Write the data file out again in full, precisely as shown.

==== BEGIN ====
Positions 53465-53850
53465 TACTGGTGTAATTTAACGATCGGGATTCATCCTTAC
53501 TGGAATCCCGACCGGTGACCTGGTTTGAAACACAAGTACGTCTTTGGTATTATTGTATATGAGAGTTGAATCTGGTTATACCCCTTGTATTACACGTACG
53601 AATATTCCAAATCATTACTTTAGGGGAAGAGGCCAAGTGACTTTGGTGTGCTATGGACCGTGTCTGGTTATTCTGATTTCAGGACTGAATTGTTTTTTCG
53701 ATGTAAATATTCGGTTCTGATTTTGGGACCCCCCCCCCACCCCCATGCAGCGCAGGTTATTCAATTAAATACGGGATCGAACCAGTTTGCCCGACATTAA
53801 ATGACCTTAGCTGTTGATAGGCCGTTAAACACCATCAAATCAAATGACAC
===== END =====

Positions 53465-53850
53465 TACTGGTGTAATTTAACGATCGGGATTCATCCTTAC
53501 TGGAATCCCGACCGGTGACCTGGTTTGAAACACAAGTACGTCTTTGGTATTATTGTATATGAGAGTTGAATCTGGTTATACCCCTTGTATTACACGTACG
53601 AATATTCCAAATCATTACTTTAGGGGAAGAGGCCAAGTGACTTTGGTGTGCTATGGACCGTGTCTGGTTATTCTGATTTCAGGACTGAATTGTTTTTTCG
53701 ATGTAAATATTCGGTTCTGATTTTGGGACCCCCCCCCCACCCCCATGCAGCGCAGGTTATTCAATTAAATACGGGATCGAACCAGTTTGCCCGACATTAA
53801 ATGACCTTAGCTGTTGATAGGCCGTTAAACACCATCAAATCAAATGACAC